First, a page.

OCAP Protest Wasn't A `stunt'

Apr. 18, 2003. 01:00 AM

Demonstration targeted Tory policies, trial told
By Harold Levy
Staff Reporter

John Clarke denies that a violent anti-poverty demonstration at Queen's Park on June 15, 2000, was "a political stunt by an egotistical maniac."

Clarke, who is charged with counselling others to riot and to assault police, came under blistering cross-examination by prosecutor Vincent Paris yesterday. Paris accused him of using the demonstration to propel the Toronto-based Ontario Coalition of Poverty (OCAP) to international stature.

Clarke, 48, retorted that OCAP, which sponsored the demonstration, had already established an impressive reputation for advocating on behalf of homeless people.

"The truth is that we are not living in wretched obscurity," said Clarke, an organizer for OCAP. "We are not the nobodies you suggest."

Paris asked Clarke why he led the crowd of 1,500 protesters to the barricaded front steps of Queen's Park, since he must have known there was no chance their demand to address the Legislature would be granted.

"Wasn't it all about street theatre?" he charged, suggesting OCAP's real purpose was to attract the media and anger the crowd.

But Clarke insisted the crowd wasn't going "berserk" at the time.

"There was no explosion of anger," he said. "The crowd moved up to the front in an orderly manner."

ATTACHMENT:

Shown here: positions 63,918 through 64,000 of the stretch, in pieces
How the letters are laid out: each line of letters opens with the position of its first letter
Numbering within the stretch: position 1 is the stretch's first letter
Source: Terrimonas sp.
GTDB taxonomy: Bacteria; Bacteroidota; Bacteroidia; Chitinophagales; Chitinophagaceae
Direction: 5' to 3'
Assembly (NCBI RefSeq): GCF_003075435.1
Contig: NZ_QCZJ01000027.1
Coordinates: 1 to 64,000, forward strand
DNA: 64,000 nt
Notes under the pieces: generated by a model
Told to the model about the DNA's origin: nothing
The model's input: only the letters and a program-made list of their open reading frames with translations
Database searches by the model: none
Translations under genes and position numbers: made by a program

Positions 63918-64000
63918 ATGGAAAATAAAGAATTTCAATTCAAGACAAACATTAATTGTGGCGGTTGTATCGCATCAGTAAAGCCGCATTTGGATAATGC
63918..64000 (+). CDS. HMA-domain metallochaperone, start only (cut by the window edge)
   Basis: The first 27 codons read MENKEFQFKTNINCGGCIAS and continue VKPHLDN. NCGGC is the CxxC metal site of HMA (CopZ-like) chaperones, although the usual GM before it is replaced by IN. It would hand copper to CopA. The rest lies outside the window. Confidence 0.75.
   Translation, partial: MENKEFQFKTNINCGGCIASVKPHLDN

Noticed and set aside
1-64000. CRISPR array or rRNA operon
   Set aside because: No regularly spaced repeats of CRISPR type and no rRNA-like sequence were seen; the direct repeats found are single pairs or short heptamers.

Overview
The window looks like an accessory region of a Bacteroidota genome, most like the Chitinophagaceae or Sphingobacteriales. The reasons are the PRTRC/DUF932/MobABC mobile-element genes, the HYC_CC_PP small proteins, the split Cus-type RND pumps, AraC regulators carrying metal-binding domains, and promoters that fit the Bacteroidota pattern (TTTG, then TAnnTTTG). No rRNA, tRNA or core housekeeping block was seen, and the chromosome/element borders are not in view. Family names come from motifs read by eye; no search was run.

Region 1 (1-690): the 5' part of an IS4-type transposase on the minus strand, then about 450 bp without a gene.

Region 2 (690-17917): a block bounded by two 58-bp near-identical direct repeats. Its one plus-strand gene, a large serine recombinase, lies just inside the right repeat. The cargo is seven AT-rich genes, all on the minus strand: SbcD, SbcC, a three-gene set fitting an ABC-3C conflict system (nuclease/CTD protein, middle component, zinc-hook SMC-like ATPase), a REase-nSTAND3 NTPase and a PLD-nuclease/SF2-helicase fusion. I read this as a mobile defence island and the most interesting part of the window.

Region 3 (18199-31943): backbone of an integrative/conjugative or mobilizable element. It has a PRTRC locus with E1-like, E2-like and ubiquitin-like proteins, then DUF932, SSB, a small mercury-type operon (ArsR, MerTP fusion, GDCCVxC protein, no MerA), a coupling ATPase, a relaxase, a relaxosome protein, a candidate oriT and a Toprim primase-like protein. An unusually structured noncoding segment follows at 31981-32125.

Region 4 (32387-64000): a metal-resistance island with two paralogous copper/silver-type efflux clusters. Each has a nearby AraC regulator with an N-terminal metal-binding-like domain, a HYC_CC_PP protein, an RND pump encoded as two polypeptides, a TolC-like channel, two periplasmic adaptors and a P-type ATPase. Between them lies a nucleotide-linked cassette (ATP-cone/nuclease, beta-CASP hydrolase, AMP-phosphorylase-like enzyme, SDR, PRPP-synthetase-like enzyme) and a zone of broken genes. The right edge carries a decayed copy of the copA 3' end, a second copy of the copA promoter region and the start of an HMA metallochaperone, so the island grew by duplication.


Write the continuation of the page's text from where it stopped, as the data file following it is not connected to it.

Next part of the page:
He testified earlier that the situation only deteriorated into violence after crowd-control police made a "punch-out" manoeuvre into the crowd.

"Was it a cynical exercise to create a mode of an anger? The answer is no," Clarke told Paris. "Our goal was certainly to highlight grievances.

"It was an angry political demonstration about a situation that was unfortunate."

Clarke has testified that OCAP organized the demonstration to protest drastic cuts to social assistance and new legislation that he said forced tenants on to the streets and placed tough restrictions on squeegee people.

Paris asked Clarke why he had not researched the rules of Parliament to determine if there was any procedure that allowed citizens to address the Legislature, citing a press interview in which Clarke said, "I don't give a rat's ass about parliamentary tradition."

"What I meant is that we are not concerned about the niceties of tradition," Clarke replied, adding he believed any OCAP request would be decided by "(then-premier) Mike Harris and the Tory party," not the Legislature.

Clarke rejected Paris' suggestion that OCAP preferred an aggressive confrontation.

He insisted the demonstration was not about "what John Clarke wants and John Clarke getting what he wants," as Paris suggested, but rather about getting concessions from the premier.

Paris questioned Clarke intensively on whether OCAP planned to use marbles during the demonstration. Although a police officer has testified he saw protesters with marbles that day, Clarke said he saw no sign of marbles.

"I would have opposed the idea," he replied. "It would have been a profound mistake ... Horses would lose their footing, and the gathering would end up in shambles."

The jurors were shown a video of protesters throwing bicycles and portions of barricades into the path of police horses and the horses stumbling over them.

Asked if the risk to horses was considered during the planning of the event, Clarke replied, "We would not want to see police horses hurt. Speaking personally, I think they are very beautiful animals. I think it is tragic to see police horses hurt."

Clarke insisted OCAP's plan was to create a line of bicycles to stop police horses from advancing on the protesters. He said he never imagined police would ride right through the bicycles.

The trial continues Tuesday.